« Last Edit: May 27, 2011, 12:16:59 AM by Alveus Lacuna » Logged
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« Reply #6 on: May 27, 2011, 12:35:51 AM »

The Lord bless.

It is not out of a Manichaean spirit of "anti-matter" or "anti-body" that we practice mortification. It is rather a way to subject the body to the spirit and restore it to its handmaiden role in that relationship. This is mentioned in the Gospel of our Saviour Jesus Christ, Who said, "The kingdom of heaven suffers violence, and the violent take it." This means those blessed Christians who do violence to themselves in killing the passions and afflicted their bodies. Fasting is not evil, although it afflicts the body. Hairshirts are not evil; they were beloved by many saints of the Church. Chains were beloved by many Russian saints. St. Basil of Ostrog, a luminary of your Serbian Church, saddled himself with every austerity and bodily affliction he could think of, as the Holy Spirit led him. The stylite saints endured horrible conditions and intense bodily suffering, sometimes worms even eating away their legs, just as God inspired. And through this, many found salvation in Jesus Christ. I'm not aware of any saints, Eastern or Western, "taking the discipline," that is, scourging themselves, but I could be overlooking something. Still, the idea of bodily mortification is at the very heart of Orthodox ascesis and an essential part of our theosis. Don't laugh at or despise that which the Lord Himself has blessed and has recommended to mankind in the words of His gospel!
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Alveus Lacuna
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« Reply #7 on: May 27, 2011, 11:33:46 AM »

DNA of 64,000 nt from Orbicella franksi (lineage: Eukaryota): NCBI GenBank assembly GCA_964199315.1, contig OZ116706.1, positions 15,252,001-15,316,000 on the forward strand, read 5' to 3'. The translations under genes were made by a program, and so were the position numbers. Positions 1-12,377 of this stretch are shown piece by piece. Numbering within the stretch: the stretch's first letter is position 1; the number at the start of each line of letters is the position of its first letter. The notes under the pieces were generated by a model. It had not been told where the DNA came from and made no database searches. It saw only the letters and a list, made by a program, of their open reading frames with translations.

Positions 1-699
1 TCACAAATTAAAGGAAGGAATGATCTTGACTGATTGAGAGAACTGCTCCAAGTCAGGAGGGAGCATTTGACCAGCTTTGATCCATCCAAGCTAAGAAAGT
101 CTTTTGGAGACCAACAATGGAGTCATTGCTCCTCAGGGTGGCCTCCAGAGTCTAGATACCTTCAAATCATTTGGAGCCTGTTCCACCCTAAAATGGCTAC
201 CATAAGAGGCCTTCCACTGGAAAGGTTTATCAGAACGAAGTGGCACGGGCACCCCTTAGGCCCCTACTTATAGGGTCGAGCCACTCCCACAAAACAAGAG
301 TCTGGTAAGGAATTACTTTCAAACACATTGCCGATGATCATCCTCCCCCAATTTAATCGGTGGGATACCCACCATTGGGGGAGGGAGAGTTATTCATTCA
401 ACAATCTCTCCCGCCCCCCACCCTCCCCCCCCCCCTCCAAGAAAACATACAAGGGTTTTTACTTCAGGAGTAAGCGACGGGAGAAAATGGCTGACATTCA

What if every time I have a lustful thought, I cut myself? Does this honor God?
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« Reply #8 on: May 27, 2011, 11:41:19 AM »

Christ is Risen!

I think the western tradition does have a few more means of mortification some of which are still in use the discipline, the celice, and the hair shirt come to mind there are also western saints who were in the practice of wearing chains.  I would say that the discipline and the celice are probably more of a middle age development.
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« Reply #9 on: May 27, 2011, 02:32:19 PM »

Truly He is risen!

Alveus Lacuna (is that meant to mean "Empty Riverbed/Tray..."?) wrote: "What if every time I have a lustful thought, I cut myself? Does this honor God?"

The difference between that sort of self-harm which indicates something is wrong with a person, and self-affliction which glorifies God, is not always immediately apparent. Much discretion, wisdom of humility, and simple obedience is required to distinguish these. Generally the godly kind of self-aflliction aims more at stifling passions, than causing actual damage to the structures of the body. I can't, for example, think of any saints (Orthodox) who actually cut themselves with a sharp instrument (I can think of some Roman-catholic examples, but they're not in the true faith, so... no wonder).